Research Article

Learning English: A Study of English Novel Reading Camp

Hsiao-Fang Cheng 1 *
More Detail
1 National United University, #1 Lien-da, Kung-cheng Li, Miaoli 360, TAIWAN* Corresponding Author
Mediterranean Journal of Social & Behavioral Research, 4(2), June 2020, 31-34,
OPEN ACCESS   1307 Views   1293 Downloads
Download Full Text (PDF)


Reading is an active involvement and mutual interaction between the reader and the text. Many studies show that reading causes a dramatic improvement in writing and literacy development. Teachers who adopt children’s novel in their teaching believe students can achieve higher levels of reading comprehension in critical thinking and experience the essence of reading for pleasure. To explore the effects of English novel reading on EFL learning, a five-day English Novel Reading Camp was held to help students familiarize with reading strategies and activities as well as reading for pleasure. A children’s novel which provides topics for discussion was used. The participants were thirty-eight senior high school students from a high school in central Taiwan. Data gathered for analysis included their journal writing, survey, group discussions, and interview. This study found that more than ninety percent of the students thought they had learned a lot from this camp and would like to attend similar camps in the future. They found that reading English children’s novel was not as difficult as they thought before. Finishing reading it, they felt an excellent sense of achievement that they had never had before in learning English. They stated that they not only gained more vocabulary, but also realized the value of life, the importance of family and friendship. They also experienced how to interact with the text, illustrate some plots, initiate questions, exchange ideas or negotiate with their peers. This camp helped them be involved in literature discussion for meaning making, connection, and critical thinking. It is hoped that the results of this study will provide ideas concerning literacy development and an alternative method for developing EFL student’s English proficiency.


Cheng, H.-F. (2020). Learning English: A Study of English Novel Reading Camp. Mediterranean Journal of Social & Behavioral Research, 4(2), 31-34.


  1. Anderson, N. (1999). Exploring Second Language Reading: Issues and Strategies. Boston, MA: Heinle & Heinle Publishers.
  2. Brown, H. D. (2002). Strategies for Success: A practical guide to learning English. New York: Addison Wesley Longman.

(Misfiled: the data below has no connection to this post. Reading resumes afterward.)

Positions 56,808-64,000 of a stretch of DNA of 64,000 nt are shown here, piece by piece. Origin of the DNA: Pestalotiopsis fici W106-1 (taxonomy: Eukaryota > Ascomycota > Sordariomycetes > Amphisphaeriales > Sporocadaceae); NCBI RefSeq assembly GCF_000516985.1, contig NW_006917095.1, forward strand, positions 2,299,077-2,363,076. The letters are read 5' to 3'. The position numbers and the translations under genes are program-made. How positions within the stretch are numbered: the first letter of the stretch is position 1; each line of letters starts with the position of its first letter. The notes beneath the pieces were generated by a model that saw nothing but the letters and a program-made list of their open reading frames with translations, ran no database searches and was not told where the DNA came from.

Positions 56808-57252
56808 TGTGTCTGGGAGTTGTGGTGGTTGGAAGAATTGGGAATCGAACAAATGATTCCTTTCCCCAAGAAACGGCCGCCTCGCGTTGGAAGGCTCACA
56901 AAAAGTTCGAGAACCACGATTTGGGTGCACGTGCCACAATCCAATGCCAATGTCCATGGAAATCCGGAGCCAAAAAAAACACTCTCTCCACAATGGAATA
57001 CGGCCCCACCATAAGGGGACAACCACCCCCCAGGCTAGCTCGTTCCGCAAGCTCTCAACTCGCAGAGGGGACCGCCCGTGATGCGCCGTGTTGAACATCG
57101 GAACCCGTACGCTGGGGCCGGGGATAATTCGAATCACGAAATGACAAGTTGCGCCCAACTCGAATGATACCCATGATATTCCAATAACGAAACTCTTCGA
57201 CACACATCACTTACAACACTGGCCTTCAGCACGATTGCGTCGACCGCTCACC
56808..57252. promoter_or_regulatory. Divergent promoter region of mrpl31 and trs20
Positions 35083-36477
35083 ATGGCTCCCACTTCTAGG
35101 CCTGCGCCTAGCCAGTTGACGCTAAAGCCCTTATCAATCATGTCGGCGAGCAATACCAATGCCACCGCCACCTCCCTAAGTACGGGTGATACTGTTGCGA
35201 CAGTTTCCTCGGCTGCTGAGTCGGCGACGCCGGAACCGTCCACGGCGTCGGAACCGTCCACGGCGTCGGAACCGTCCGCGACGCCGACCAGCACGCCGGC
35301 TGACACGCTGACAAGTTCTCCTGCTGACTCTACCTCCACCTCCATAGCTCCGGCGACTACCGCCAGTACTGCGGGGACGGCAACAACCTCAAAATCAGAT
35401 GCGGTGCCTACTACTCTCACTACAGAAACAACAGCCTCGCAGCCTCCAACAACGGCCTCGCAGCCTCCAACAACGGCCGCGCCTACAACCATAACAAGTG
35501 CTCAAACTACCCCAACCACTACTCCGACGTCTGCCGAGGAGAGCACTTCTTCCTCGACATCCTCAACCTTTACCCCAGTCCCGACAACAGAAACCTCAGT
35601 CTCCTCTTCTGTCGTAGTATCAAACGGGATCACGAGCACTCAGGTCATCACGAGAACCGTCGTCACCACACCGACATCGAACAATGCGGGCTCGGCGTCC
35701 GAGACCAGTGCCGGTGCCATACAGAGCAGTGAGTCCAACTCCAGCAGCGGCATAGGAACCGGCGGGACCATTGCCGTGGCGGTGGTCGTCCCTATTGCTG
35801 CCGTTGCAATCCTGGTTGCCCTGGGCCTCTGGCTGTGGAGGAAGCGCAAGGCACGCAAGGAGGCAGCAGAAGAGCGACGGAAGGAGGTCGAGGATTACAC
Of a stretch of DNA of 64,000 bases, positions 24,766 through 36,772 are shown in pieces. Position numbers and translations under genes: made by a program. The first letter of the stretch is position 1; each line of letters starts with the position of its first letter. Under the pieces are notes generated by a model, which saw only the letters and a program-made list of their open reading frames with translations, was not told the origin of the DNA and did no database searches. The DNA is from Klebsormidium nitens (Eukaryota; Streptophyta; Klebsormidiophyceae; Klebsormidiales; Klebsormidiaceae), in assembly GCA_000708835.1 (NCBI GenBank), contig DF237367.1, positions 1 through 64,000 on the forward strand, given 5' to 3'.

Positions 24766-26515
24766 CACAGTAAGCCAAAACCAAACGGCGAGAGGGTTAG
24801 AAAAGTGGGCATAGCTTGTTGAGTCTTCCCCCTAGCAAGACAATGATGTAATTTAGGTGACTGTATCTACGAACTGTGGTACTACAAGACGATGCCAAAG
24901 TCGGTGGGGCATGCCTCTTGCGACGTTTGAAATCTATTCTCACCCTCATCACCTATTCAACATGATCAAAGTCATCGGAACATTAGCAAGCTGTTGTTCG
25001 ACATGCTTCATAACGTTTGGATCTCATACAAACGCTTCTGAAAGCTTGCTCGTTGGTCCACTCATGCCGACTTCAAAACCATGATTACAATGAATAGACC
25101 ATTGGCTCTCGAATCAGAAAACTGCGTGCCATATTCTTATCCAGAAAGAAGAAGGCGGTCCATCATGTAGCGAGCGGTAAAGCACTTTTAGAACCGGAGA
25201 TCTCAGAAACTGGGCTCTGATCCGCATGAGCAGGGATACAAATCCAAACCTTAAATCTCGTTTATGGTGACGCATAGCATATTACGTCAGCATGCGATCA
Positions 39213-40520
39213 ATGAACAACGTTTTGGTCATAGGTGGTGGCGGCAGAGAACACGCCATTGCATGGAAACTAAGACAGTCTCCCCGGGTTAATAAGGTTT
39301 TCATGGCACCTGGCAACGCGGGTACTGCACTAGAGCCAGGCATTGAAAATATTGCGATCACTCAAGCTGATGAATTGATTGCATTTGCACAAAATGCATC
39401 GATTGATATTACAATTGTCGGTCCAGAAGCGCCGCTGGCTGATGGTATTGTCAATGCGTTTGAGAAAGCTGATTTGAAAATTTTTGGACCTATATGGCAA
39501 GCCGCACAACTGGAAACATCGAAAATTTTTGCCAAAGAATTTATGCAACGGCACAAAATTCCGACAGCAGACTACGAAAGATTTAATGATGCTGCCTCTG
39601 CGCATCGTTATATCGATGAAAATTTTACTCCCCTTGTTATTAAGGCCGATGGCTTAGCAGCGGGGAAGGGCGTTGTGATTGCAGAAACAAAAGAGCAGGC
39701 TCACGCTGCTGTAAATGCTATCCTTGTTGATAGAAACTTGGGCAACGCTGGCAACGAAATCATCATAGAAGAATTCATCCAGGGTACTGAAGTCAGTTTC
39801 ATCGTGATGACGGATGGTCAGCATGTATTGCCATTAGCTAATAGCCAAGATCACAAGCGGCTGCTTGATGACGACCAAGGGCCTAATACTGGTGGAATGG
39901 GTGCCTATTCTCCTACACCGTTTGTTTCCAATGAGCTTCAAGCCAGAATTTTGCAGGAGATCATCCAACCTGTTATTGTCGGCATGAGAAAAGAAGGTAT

3. Carrel, P. L. (1984). Evidence of a formal schema in second language comprehension. Language Learning, 34(2), 87-112.
  4. Carrell, P. L. & Eisterhold, J. C. (2000). Schema theory and ESL reading pedagogy. In P. L. Carrell, J. Devine, & D. E. Eskey (Eds.), Interactive Approaches to Second Language Reading. (pp. 73-92). Cambridge: Cambridge University Press.
  5. Cho, K. S., & Krashen, S. (1995). Becoming a dragon: Progress in English as a second language through narrow free voluntary reading. California Reader, 29, 9-10.
  6. Cohen, K. (1999). Reluctant eighth grade readers enjoy sustained silent reading. California Reader, 33(1), 22-25.
  7. Daniels, H. (2006). What’s the next big thing with literature circles? Voices from the Middle, 13(4), 10-15.
  8. DeCarmilio, K. (2004). Because of Winn-Dixie. London: Walker Books Ltd.
  9. Flowerdew, J. & Peacock, M. (2001). Research Perspectives on English for Academic Purposes. Cambridge: Cambridge University Press.
  10. Grabe, W. G., & Stoller, F. L. (2002). Teaching and Researching Reading. Harlow: Pearson Education Limited.
  11. Haggan, M. (1991). Spelling errors in native Arabic-speaking English majors: A comparison between remedial students and fourth year students. System, 19, 45-61.
  12. Hayes, D., & Ahrens, M. (1988). Vocabulary simplification for children: A special case of “motherese”? Journal of Child Language, 15, 395-410.
  13. Ivey, G., & Broaddus, K. (2001). “Just plain reading”: a survey of what makes students want to read in middle school classrooms. Reading Research Quarterly, 36(4), 350-377.
  14. Krashen, S. D. (2002). Explorations in Language Acquisition and Use: The Taipei Lectures. Taipei: Crane Publishing Co., Ltd.
  15. Krashen, S. D. (2004). The Power of Reading: Insights from the research. Portsmouth: Heinemann.
  16. Rumelhart, D. E. (1980). Schemata: the building blocks of cognition. In R.J. Spiro, B.C. Bruce, & W. E. Brewer (Eds.), Theoretical Issues in Reading Comprehension. (pp. 33-58). Hillsdale, N.J.: Erlbaum.
  17. Saragi, Y., & Nation, P., & Meister, G. (1978). Vocabulary learning and reading. System, 6, 70-78.